Using the Venus Monitoring Camera, scientists tracked the movements of distinct cloud features in the atmosphere of Venus over a period of 10 Venusian years, discovering that the planet’s winds have steadily been getting faster.
The most detailed record of cloud motion in the atmosphere of Venus chronicled by ESA’s Venus Express has revealed that the planet’s winds have steadily been getting faster over the last six years.
Venus is well known for its curious super-rotating atmosphere, which whips around the planet once every four Earth days. This is in stark contrast to the rotation of the planet itself – the length of the day – which takes a comparatively laborious 243 Earth days.
By tracking the movements of distinct cloud features in the cloud tops some 70 km (43 mi) above the planet’s surface over a period of 10 Venusian years (6 Earth years), scientists have been able to monitor patterns in the long-term global wind speeds.
When Venus Express arrived at the planet in 2006, average cloud-top wind speeds between latitudes 50º on either side of the equator were clocked at roughly 300 km/h (190 mi/h). The results of two separate studies have revealed that these already remarkably rapid winds are becoming even faster, increasing to 400 km/h (250 mi/h) over the course of the mission.
“This is an enormous increase in the already high wind speeds known in the atmosphere. Such a large variation has never before been observed on Venus, and we do not yet understand why this occurred,” says Igor Khatuntsev from the Space Research Institute in Moscow and lead author of the Russian-led paper to be published in the journal Icarus.
Dr Khatuntsev’s team determined the wind speeds by measuring how cloud features in images moved between frames: over 45,000 features were painstakingly tracked by hand and more than 350,000 further features were tracked automatically using a computer program.
In a complementary study, a Japanese-led team used their own automated cloud tracking method to derive the cloud motions: their results are to be published in the Journal of Geophysical Research.
On top of this long-term increase in the average wind speed, however, both studies have also revealed regular variations linked to the local time of day and the altitude of the Sun above the horizon, and to the rotation period of Venus.
One regular oscillation occurs roughly every 4.8 days near the equator and is thought to be connected to atmospheric waves at lower altitudes.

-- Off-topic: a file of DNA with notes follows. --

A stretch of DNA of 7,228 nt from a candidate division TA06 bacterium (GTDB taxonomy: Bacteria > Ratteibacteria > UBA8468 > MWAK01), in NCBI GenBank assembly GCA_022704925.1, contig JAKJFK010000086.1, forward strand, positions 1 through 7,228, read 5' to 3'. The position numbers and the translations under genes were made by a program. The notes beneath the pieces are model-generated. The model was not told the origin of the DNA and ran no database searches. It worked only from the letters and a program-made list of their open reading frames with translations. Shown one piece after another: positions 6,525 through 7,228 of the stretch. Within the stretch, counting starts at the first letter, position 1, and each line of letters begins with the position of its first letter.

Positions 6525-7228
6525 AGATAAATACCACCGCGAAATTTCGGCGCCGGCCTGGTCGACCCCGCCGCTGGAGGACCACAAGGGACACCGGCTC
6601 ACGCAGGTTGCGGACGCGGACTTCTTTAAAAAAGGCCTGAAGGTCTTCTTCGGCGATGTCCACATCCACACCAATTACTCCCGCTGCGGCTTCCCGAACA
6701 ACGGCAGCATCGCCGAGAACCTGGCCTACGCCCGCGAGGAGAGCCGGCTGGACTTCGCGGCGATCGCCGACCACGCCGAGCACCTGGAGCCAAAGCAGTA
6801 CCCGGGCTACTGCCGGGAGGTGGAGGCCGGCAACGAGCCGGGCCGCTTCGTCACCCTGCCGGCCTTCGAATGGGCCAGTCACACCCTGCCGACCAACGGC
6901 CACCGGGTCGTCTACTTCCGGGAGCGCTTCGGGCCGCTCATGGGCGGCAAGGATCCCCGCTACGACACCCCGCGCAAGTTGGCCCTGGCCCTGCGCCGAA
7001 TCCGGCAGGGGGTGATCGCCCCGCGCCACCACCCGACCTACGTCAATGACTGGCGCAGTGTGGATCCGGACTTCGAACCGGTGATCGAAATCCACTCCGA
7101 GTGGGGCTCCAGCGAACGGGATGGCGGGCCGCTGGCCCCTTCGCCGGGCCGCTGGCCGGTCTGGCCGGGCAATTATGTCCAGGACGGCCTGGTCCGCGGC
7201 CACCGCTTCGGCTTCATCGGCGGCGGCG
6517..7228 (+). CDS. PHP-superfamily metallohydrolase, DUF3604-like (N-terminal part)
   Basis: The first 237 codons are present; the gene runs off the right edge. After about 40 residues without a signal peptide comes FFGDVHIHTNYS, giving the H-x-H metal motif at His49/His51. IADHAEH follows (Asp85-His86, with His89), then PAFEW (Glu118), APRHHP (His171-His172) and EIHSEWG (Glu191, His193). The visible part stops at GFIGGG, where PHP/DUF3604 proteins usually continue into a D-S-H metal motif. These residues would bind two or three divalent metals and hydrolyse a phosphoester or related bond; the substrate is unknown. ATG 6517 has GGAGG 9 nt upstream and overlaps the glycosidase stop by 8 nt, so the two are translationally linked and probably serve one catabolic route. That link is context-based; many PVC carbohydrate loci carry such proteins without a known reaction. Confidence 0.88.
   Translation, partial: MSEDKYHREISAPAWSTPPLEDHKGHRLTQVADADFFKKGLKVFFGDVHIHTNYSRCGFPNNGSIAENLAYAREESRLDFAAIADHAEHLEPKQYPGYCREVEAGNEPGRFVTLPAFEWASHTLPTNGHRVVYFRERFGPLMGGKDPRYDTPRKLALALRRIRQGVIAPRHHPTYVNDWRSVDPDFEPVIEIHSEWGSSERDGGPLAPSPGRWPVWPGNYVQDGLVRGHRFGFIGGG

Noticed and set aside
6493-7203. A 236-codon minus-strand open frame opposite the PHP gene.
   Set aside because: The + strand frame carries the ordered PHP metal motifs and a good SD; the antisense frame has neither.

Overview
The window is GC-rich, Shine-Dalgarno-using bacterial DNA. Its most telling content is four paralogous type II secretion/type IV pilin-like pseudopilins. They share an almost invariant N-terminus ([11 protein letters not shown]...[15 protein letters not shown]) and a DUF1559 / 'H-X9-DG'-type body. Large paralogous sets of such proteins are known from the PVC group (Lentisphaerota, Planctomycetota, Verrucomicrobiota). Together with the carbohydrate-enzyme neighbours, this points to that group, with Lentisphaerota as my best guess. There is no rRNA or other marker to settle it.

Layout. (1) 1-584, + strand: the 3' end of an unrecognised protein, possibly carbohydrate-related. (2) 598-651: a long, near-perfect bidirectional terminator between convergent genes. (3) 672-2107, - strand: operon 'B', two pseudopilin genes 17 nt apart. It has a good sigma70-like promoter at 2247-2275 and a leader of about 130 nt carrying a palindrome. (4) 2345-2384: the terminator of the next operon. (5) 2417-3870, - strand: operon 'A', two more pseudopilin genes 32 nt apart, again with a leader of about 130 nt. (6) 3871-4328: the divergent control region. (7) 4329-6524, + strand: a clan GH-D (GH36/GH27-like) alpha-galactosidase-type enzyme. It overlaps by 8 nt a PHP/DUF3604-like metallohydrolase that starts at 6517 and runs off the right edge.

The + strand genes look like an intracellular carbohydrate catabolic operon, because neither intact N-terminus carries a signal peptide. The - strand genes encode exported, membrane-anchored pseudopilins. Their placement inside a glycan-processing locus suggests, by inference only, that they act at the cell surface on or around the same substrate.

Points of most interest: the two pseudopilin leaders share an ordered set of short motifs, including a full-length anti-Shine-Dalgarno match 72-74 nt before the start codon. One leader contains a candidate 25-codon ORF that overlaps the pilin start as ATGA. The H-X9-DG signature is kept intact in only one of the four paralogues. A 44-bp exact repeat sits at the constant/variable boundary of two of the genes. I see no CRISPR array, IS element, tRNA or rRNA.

But the research also unveiled some harder-to-explain curiosities.
“Our analysis of cloud motions at low latitudes in the southern hemisphere showed that over the six years of study the velocity of the winds changed by up 70 km/h over a time scale of 255 Earth days – slightly longer than a year on Venus,” says Toru Kouyama from the Information Technology Research Institute in Ibaraki, Japan.
The two teams also saw dramatic variations in the average wind speeds between consecutive orbits of Venus Express around the planet.
In some cases, wind speeds at low latitudes varied such that clouds completed one journey around the planet in 3.9 days, while on other occasions they took 5.3 days.
Scientists currently have no explanation for either of these variations, or for the long-term overall increase in wind speeds.
“Although there is clear evidence that the average global wind speeds have increased, further investigations are needed in order to explain what drives the atmospheric circulation patterns that are responsible, and to explain the changes seen in localized areas on shorter timescales,” says Håkan Svedhem, ESA’s Venus Express Project Scientist.
“The atmospheric super-rotation of Venus is one of the great unexplained mysteries of the Solar System. These results add more mystery to it, as Venus Express continues to surprise us with its ongoing observations of this dynamic, changing planet.”
The observations were carried out using the Venus Monitoring Camera (VMC; principal investigator W. Markiewicz, MPI-Ae, Katlenburg-Lindau, Germany). The VMC is a wide-angle multichannel camera that takes images in the near-infrared, ultraviolet, and visible wavelengths.
“Cloud level winds from the Venus Express Monitoring Camera imaging” by I.V. Khatuntsev, M.V. Patsaeva, D.V. Titov, N.I. Ignatiev, A.V. Turin, S.S. Limaye, W.J. Markiewicz, M. Almeida, Th. Roatsch and R. Moissl, 1 June 2013, Icarus.
“Long-term variation in the cloud-tracked zonal velocities at the cloud top of Venus deduced from Venus Express VMC images” by Toru Kouyama, Takeshi Imamura, Masato Nakamura, Takehiko Satoh and Yoshifumi Futaana, 30 January 2013, Journal of Geophysical Research: Planets.